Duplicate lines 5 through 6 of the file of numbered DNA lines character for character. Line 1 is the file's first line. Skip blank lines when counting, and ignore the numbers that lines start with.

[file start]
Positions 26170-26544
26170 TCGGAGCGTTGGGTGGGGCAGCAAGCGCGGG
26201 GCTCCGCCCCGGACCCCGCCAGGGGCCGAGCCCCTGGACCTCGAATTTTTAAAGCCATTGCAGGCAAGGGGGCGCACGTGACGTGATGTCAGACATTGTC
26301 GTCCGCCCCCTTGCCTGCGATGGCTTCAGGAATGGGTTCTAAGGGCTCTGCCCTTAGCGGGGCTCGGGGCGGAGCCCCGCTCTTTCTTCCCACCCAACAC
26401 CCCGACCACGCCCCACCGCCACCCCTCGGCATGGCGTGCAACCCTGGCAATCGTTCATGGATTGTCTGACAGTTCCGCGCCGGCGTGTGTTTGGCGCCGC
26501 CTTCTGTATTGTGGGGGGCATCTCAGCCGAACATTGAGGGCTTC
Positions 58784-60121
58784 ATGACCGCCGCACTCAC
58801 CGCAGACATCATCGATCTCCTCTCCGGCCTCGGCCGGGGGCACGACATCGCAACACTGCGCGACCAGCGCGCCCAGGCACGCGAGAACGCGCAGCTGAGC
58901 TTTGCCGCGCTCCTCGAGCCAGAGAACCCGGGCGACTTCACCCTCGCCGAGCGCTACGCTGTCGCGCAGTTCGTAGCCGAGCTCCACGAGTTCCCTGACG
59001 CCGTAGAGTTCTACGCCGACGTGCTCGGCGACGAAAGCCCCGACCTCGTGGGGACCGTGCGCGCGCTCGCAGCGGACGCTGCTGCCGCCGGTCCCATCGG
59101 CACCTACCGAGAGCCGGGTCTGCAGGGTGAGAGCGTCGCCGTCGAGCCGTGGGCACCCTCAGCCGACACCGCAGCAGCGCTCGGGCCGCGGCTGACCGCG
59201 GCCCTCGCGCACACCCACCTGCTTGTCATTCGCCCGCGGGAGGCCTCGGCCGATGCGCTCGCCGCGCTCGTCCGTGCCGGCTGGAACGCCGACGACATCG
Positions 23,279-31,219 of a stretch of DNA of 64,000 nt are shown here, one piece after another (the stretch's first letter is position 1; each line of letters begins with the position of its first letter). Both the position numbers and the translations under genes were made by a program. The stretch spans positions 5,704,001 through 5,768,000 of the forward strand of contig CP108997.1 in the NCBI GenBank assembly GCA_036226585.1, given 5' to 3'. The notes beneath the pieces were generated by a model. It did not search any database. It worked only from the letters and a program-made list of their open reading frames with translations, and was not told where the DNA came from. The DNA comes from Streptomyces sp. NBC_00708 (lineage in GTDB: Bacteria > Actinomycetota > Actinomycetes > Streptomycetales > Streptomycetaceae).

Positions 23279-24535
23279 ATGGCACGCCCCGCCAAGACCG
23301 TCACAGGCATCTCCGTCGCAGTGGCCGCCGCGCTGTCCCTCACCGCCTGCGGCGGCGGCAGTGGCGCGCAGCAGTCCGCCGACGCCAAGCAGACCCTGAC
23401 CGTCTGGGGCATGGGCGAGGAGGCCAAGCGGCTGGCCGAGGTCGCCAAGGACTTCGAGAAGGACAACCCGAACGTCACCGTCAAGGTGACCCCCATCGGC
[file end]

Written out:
26401 CCCGACCACGCCCCACCGCCACCCCTCGGCATGGCGTGCAACCCTGGCAATCGTTCATGGATTGTCTGACAGTTCCGCGCCGGCGTGTGTTTGGCGCCGC
26501 CTTCTGTATTGTGGGGGGCATCTCAGCCGAACATTGAGGGCTTC